The result is that the RSV-2CE looks "kitschy" as a translation -- it is the verbal equivalent of some sort of kitschy Biblical illustrations that were popular in the 1950s. Those aren't Renaissance masters, and they certainly aren't modern art, and in the same way, the RSV-2CE isn't in the spirit of the mid-century translators, neither is it in the spirit of contemporary translations. It is just an anachronism.

So the changes in the RSV-2CE are different in:

(1) Unlike the RSV which was positioned as an ecumenical Bible, the RSV-2CE is aimed to be a sectarian Bible;

(2) The RSV-2CE uses archaic language and syntax throughout, but for some reason thinks it is very important to drop all the second person singular forms.

(3) The RSV was developed in a display of openness and transparency, while the RSV-2CE, as you have frequently pointed out, was not transparent.

(4) The RSV was truly designed to be a standard (the "S") while the RSV-2CE is just the in-house publication of Ignatius Press.

(5) The RSV is still heavily used in scholarship, while the only publications that seem to use the RSV-2CE are a few Ignatius publications.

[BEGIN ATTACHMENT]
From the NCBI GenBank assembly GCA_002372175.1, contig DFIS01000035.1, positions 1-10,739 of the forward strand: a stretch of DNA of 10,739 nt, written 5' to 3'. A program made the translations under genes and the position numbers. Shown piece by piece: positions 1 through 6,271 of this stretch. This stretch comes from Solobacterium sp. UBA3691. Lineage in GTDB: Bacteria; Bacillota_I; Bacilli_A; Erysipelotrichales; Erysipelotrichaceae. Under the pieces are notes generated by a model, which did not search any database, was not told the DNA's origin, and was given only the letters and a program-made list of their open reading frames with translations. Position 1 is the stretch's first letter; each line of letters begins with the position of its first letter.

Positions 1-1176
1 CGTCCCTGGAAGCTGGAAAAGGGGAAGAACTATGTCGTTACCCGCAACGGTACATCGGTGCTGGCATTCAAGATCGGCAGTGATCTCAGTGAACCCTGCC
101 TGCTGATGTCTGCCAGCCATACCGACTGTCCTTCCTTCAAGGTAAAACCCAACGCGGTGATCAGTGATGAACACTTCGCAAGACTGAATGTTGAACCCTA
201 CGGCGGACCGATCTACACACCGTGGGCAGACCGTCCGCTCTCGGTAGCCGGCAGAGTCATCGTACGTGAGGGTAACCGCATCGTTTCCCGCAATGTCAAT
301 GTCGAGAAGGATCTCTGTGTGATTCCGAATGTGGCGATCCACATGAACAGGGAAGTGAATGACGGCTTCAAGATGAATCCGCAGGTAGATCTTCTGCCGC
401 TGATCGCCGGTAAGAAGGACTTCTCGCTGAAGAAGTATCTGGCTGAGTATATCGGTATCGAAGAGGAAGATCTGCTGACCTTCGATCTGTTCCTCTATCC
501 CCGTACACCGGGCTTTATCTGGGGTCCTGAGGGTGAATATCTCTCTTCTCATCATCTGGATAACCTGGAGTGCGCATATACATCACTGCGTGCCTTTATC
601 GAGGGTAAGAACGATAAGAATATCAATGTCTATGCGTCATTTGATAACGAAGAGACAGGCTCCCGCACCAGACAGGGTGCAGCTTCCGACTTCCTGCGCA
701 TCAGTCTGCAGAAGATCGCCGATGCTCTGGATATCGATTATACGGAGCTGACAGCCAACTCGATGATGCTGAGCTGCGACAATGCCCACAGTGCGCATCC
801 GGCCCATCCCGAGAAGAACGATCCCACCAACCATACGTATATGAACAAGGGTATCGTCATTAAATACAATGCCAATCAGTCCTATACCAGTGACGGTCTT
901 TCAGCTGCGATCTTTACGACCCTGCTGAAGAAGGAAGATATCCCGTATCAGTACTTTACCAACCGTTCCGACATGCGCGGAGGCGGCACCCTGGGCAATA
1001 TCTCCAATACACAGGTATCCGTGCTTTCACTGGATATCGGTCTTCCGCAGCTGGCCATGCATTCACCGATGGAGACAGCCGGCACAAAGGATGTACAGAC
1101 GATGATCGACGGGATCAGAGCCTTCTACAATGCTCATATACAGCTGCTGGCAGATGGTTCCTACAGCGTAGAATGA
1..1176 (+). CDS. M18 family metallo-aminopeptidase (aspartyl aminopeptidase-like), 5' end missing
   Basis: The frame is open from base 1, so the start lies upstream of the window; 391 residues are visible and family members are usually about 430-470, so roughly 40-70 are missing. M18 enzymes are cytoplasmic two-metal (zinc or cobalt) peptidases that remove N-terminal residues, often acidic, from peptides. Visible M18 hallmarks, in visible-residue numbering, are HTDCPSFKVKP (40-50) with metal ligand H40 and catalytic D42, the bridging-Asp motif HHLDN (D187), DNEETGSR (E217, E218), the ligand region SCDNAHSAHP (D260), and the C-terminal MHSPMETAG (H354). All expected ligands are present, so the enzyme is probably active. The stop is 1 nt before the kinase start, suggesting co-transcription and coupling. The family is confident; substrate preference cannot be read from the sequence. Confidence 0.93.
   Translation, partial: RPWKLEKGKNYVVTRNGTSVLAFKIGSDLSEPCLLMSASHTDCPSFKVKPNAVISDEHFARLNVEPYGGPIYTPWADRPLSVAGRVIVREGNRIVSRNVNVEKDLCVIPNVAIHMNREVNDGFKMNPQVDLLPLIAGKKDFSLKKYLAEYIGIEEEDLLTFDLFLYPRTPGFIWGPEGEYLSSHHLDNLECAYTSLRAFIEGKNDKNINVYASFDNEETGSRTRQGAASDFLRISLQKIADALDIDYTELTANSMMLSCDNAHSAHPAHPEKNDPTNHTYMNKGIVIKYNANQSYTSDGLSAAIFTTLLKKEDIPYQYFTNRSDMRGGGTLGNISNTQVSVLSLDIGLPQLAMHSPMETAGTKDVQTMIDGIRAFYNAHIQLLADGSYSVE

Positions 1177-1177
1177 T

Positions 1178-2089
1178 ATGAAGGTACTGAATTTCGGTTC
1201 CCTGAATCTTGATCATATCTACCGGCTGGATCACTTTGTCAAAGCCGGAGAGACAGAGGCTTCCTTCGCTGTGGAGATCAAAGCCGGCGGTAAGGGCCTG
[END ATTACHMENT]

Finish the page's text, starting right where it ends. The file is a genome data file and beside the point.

(6) The RSV, no matter what its faults, was embraced by a broad range of scholars. The RSV-2CE on the other hand seems to be primarily promoted by Fr. Fessio -- and while Fr. Fessio has done some great things (such as publish English language version of Hans Urs von Balthasar), he has also promoted some fairly dubious things in the past (such as his home schooling "college" Ignatius-Anglelicum Liberal Studies Program.) It would be better if the RSV-2CE were associated with some major Catholic Bible scholars.

To see how strange this all is, let's perform the following mental experiment -- suppose we were to take the Douay-Rheims-Challoner translation and remove all the "thees" and "thous" from that -- but keep the (often archaic or difficult) syntax otherwise the same. That would be a pretty strange book -- not true to Bp. Challoner's vision and hardly a contemporary translation. Who would read such a strange hybrid?

If a reader can't easily process archaic or unusual syntax, the reader probably shouldn't be reading the RSV or the D-R-C.